UFCW Canada

UFCW Canada

October 22, 2009 17:14 ET

New Provincial Legislation Grants Some Protection to Live-In-Caregivers but Fails to Protect Other Migrant Workers

TORONTO, ONTARIO--(Marketwire - Oct. 22, 2009) - This week the Ontario government introduced Bill 210 - proposed legislation that would prevent recruitment agencies from charging recruitment fees to live-in-caregivers. Exorbitant fees charged to temporary foreign workers for placement in a job can range in the thousands of dollars.

The proposed legislation comes as a response to calls by advocacy groups, community organizations and unions for an end to the often brutal exploitation of live-in-caregivers. Bill 210 would also prohibit the taking and retaining of passports and other identity documents from caregivers.

"This legislation is an important first step towards granting live-in-caregivers some of the protections that are available to other workers in this province. Organizations such as the Workers Action Centre and the Caregivers Action Centre must be commended on a vigorous and successful public campaign," stated Wayne Hanley, the national president of UFCW Canada.

"There is however a lot that must still be done. Once again, the McGuinty Liberals have left tens of thousands of other migrant workers in the cold without any similar protections. At the very least, we need to expand this legislation to address the needs of the thousands of agriculture, hotel, hospitality and food service workers who are here under various temporary work programs," added Hanley.

"While this legislation shows that the Ontario government can be responsive to strong public pressure, it does not remedy the fact that the McGuinty Liberals continue to deny agriculture workers the right to collective bargaining - a right recognized by the Ontario Court of Appeal," explained UFCW Canada Director of Human Rights, Naveen Mehta.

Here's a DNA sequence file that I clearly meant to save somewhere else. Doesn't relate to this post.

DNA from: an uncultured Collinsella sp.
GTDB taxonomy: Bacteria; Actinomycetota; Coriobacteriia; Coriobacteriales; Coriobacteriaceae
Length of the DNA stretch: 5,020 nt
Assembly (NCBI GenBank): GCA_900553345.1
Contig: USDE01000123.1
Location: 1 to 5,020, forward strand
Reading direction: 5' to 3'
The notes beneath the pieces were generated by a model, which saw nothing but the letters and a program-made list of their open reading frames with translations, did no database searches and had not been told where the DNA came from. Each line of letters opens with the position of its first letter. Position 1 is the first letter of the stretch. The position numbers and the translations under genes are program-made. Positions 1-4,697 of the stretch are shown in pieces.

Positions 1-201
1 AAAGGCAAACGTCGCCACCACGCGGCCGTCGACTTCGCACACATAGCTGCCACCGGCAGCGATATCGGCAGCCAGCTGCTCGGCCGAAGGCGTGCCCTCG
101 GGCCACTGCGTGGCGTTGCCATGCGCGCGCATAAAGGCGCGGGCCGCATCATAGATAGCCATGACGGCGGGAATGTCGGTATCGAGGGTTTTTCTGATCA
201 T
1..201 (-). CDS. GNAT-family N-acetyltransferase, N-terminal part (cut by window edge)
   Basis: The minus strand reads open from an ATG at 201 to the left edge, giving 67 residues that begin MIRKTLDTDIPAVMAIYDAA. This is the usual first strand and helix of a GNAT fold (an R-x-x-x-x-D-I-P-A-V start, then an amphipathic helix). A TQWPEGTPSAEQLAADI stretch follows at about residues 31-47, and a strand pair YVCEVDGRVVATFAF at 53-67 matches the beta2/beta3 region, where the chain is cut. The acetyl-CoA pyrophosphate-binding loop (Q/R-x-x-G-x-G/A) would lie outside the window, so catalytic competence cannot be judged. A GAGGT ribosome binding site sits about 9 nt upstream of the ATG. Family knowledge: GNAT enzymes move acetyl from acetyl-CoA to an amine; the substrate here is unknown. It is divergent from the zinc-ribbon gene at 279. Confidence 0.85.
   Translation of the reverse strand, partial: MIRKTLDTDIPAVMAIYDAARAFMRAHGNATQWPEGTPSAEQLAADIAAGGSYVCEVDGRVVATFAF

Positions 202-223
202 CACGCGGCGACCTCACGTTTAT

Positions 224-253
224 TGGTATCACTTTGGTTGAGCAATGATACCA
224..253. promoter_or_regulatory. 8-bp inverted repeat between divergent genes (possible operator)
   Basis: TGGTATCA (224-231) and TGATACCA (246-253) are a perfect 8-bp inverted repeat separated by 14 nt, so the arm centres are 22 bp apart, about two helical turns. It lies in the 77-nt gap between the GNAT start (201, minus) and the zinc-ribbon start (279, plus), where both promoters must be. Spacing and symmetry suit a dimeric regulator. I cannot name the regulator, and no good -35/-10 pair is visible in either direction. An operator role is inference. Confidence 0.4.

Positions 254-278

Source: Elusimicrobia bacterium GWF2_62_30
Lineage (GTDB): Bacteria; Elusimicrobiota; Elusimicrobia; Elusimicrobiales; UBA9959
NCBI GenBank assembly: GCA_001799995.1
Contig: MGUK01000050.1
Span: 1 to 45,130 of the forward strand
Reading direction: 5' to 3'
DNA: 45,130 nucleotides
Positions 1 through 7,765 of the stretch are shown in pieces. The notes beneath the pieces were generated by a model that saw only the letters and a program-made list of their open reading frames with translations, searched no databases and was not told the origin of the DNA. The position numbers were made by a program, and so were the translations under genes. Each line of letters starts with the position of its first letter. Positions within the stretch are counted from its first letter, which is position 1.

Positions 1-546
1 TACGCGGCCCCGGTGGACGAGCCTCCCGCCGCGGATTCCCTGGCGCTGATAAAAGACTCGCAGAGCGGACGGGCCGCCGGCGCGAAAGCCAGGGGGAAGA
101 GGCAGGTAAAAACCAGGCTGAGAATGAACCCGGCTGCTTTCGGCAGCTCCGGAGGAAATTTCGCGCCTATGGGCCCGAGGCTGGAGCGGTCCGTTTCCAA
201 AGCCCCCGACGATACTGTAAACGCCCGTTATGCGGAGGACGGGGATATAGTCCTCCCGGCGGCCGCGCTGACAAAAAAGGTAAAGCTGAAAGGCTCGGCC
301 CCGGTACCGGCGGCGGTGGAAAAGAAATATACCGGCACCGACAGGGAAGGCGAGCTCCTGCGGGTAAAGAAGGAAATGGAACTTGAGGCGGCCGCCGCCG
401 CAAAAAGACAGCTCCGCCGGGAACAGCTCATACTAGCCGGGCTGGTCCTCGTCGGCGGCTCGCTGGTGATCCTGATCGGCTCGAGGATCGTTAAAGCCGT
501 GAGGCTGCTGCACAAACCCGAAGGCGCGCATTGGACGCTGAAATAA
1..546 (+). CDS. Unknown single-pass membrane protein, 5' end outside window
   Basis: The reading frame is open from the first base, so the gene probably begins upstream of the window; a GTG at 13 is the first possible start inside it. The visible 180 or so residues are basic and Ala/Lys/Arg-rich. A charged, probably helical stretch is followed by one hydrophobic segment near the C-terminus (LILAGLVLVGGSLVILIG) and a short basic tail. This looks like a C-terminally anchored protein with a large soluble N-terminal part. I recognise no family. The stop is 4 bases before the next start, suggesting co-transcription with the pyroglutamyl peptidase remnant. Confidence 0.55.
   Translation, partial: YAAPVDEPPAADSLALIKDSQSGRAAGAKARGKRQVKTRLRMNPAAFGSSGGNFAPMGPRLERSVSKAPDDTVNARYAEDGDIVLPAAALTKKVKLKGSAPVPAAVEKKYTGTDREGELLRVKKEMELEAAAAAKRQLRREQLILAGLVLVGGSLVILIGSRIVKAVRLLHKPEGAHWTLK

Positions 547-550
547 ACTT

"It is imperative that the Ontario government step in to properly protect all migrant workers in this province. As it stands now, Temporary Foreign Workers programs administered by the federal government - including the Seasonal Agricultural Workers Program - place workers in increasingly precarious positions by tying them to a single employer, denying them immediate permanent residency status and making them vulnerable to repatriation at the employers hands," added Mehta.

As Canada's largest private-sector union, UFCW Canada has been vigorously advocating for the rights of migrant workers across Canada for almost two decades. In association with the Agriculture Workers Alliance (AWA) (www.awa-ata.ca), UFCW Canada also operates nine agriculture worker support centres across Canada.

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